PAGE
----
It is a great energizer and can normally be used at the end of the class to shake the students off a bit and see them off on a fun note.
This is played in the same way as the famous battleship game we were playing as kids. Draw a grid 10×10. Ask the students to write down words/phrases from the vocabulary list in random order. Set students in pairs and ask them to try to find the grids where the opponent has put a word by naming the square they want to check (e.g. A8). If the mentioned square contains a word, the player says “hit” and defines the word for the opponent. If the opponent guesses the word he/she scores a point. This helps to practice definitions a lot.
Below is a sample grid.
This is a great activity if we want to practice sentence structure, paragraph/essay structure using the target vocabulary. Set students in pairs, deliver the list of the words you want them to use in the story. It is fun to distribute the words on post-it notes. Ask students to write a short story using the words at hand and give a title to it.
Next, you can ask the students to post their stories on the walls and read each other’s stories by walking around the class. They will need to tick the story they like the best and the one with most ticks wins. The winning one will be read open class.
Alternatively, before setting up the writing task, you can brainstorm any words/phrases that students remember from the sessions and put them on board. The words can be very random. This will make it a bit more challenging to connect all the words in one story, however, this normally gives a round of good laughs in the end.
This activity is great to practice writing/spelling skills at the same time.
Talk for 2 minutes
This activity aims both at recycling vocabulary, putting it into practice, and has a fluency focus.
Here is how it can be done. Divide the students into 2 groups. Ask them to write down the names of the studied topics, e.g. “technology, finance, holidays”, etc. It’s best to have at least 6 topics, so that the students will have something to choose from. Ask the students to choose 3-4 topics they would like to talk about with their team. Once the students have chosen the topics, ask them to look through their vocabulary and find at least 5 words each that can be used while discussing the topics. When the students are ready, time them for 2 minutes to discuss the first topic inside their team by using the chosen words. As soon as time is up, pass to the next topic.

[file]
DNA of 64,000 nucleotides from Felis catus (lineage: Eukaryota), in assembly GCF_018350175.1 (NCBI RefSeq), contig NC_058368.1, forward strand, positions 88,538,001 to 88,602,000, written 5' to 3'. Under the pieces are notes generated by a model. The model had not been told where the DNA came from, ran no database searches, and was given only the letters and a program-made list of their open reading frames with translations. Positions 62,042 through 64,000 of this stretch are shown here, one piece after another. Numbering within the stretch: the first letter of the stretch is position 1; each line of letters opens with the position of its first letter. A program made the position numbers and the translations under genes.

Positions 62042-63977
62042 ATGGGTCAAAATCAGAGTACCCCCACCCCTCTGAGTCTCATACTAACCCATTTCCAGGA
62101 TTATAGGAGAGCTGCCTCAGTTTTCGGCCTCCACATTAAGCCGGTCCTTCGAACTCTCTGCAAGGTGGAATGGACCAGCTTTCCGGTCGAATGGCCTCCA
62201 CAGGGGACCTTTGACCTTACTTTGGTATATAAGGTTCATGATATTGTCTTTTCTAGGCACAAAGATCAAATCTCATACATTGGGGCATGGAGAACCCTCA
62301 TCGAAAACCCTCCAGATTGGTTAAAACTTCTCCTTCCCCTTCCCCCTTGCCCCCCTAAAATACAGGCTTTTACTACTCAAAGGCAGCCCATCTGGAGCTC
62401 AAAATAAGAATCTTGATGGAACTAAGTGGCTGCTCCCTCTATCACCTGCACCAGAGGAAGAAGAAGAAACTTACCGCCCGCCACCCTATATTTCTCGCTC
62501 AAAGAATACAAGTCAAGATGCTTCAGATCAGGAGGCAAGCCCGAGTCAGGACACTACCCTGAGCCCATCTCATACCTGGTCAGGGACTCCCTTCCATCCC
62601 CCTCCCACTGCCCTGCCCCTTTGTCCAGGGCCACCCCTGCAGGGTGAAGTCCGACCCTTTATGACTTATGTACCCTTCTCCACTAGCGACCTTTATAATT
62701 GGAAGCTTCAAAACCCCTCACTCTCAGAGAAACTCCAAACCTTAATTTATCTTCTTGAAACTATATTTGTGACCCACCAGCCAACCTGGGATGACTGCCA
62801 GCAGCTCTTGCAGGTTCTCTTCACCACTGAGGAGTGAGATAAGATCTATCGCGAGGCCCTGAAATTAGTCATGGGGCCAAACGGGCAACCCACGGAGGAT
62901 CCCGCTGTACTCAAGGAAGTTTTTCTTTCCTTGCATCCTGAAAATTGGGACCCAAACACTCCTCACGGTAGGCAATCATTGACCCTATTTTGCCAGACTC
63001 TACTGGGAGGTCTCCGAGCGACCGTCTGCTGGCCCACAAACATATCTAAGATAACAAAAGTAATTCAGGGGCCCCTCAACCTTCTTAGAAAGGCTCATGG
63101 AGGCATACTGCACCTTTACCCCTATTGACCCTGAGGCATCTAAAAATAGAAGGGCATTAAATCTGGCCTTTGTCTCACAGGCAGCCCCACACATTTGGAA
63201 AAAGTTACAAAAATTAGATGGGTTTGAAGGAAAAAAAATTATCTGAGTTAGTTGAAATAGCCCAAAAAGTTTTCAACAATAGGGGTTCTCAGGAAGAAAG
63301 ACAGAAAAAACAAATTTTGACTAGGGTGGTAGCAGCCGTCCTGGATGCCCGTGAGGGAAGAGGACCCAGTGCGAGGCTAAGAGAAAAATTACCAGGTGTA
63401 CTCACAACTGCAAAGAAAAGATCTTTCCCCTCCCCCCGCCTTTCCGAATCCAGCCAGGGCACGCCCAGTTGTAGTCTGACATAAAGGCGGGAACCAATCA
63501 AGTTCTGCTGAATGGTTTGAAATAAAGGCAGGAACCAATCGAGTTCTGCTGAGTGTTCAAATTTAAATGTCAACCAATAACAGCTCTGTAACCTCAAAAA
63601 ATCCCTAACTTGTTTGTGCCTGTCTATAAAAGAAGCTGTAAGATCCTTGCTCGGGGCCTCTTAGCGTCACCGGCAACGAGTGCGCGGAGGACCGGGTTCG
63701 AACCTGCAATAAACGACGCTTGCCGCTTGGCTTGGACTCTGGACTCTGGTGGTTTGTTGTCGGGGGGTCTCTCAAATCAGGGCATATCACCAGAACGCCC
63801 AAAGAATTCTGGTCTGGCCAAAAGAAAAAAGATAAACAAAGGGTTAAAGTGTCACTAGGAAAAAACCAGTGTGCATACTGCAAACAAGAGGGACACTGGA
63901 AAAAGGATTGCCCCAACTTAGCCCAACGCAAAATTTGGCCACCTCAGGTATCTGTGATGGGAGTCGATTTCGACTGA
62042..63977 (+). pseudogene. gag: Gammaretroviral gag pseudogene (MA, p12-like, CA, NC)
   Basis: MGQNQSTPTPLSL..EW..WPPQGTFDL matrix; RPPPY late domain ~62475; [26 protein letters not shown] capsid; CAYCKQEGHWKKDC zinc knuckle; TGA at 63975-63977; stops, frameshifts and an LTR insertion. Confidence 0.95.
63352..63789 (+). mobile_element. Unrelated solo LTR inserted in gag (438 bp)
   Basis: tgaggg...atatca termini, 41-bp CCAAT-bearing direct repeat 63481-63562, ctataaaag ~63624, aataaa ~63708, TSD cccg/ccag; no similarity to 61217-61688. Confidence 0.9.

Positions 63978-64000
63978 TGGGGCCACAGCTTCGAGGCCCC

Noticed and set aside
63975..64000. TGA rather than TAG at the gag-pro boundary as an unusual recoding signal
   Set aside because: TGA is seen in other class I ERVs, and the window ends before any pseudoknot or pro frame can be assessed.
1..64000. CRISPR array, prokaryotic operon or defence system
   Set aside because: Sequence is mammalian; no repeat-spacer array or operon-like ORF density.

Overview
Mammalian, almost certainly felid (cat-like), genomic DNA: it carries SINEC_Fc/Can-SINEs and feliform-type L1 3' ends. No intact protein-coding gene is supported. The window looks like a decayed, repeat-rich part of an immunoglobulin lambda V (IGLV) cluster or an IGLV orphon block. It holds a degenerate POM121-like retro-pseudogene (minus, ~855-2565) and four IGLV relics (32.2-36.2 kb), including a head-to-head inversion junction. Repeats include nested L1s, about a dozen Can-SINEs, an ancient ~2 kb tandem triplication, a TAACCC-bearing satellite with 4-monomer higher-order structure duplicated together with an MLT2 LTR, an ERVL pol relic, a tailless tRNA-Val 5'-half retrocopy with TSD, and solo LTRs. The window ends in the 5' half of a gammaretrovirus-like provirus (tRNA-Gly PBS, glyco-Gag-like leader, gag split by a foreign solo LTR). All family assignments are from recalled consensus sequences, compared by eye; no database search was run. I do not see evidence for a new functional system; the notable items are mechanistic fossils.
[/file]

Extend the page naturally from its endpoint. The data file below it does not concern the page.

Choose 3 words
I have been using this technique recently and the students seem very determined and motivated.
Ask the students to choose 3 words for each class from the vocabulary covered during the previous classes, bring them to class on post-it notes and stick them on the desk. The students’ goal will be to use those words during the class any time possible – when asking a question, when having a discussion, etc. Not all the words might get the chance to be used, however, the students will keep on looking for an appropriate context to use it in.
This is a great activity to make sure the students know in which context and situation the target word/phrase is used in.
If you want to get more creative and have some motion in class, then this is definitely a game to try.
Split the students into 2 or 3 groups depending on the number of your group. Divide the board into respective sections. Let the groups choose one person from their team who will be drawing. Pick a word or a phrase from the vocabulary list which the drawers will need to draw for their team to guess. They cannot use any words while drawing. Time the students for 1 minute to draw the chosen word/phrase. All the groups draw and guess simultaneously. The group that guesses the word first, wins. If the time is up and no one wins, reveal the word.
This activity can be adapted to all levels, starting from A1 (e.g. table) to C1 (e.g. have a lot on your plate)
Make questions with the target words
This is a task that saves a lot of preparation time and effort on the part of the teacher. At the same time, it helps the students to have more exposure to the target language.
Deliver a list of words you want to be revised. Ask the students to create questions using those words. To ensure the questions will trigger discussion, demo the first one.